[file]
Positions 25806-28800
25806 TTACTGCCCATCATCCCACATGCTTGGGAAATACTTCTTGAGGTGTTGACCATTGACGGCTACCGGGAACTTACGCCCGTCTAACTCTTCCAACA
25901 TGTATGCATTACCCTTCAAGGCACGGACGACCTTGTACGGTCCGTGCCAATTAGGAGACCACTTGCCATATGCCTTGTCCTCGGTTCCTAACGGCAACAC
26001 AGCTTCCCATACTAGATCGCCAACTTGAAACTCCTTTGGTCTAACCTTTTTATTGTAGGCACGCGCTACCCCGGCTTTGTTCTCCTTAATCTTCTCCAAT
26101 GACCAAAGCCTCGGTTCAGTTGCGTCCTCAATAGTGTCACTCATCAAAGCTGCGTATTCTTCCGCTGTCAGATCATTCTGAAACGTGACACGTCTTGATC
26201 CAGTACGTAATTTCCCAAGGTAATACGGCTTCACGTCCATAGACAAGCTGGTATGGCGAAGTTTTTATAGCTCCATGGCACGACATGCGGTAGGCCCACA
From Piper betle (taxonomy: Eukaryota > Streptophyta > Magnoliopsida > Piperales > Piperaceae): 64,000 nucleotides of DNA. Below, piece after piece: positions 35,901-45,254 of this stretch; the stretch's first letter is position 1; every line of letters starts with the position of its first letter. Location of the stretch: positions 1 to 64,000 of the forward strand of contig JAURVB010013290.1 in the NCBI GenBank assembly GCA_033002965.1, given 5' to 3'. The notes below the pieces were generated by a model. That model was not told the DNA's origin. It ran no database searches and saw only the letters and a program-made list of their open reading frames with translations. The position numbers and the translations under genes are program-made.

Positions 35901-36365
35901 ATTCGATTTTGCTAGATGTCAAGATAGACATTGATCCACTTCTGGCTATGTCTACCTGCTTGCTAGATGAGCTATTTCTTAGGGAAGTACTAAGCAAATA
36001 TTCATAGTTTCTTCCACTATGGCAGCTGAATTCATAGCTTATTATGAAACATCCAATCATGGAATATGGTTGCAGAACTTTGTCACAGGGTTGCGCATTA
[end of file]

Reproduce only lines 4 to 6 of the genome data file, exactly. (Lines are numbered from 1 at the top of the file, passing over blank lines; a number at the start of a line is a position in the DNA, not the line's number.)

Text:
26001 AGCTTCCCATACTAGATCGCCAACTTGAAACTCCTTTGGTCTAACCTTTTTATTGTAGGCACGCGCTACCCCGGCTTTGTTCTCCTTAATCTTCTCCAAT
26101 GACCAAAGCCTCGGTTCAGTTGCGTCCTCAATAGTGTCACTCATCAAAGCTGCGTATTCTTCCGCTGTCAGATCATTCTGAAACGTGACACGTCTTGATC
26201 CAGTACGTAATTTCCCAAGGTAATACGGCTTCACGTCCATAGACAAGCTGGTATGGCGAAGTTTTTATAGCTCCATGGCACGACATGCGGTAGGCCCACA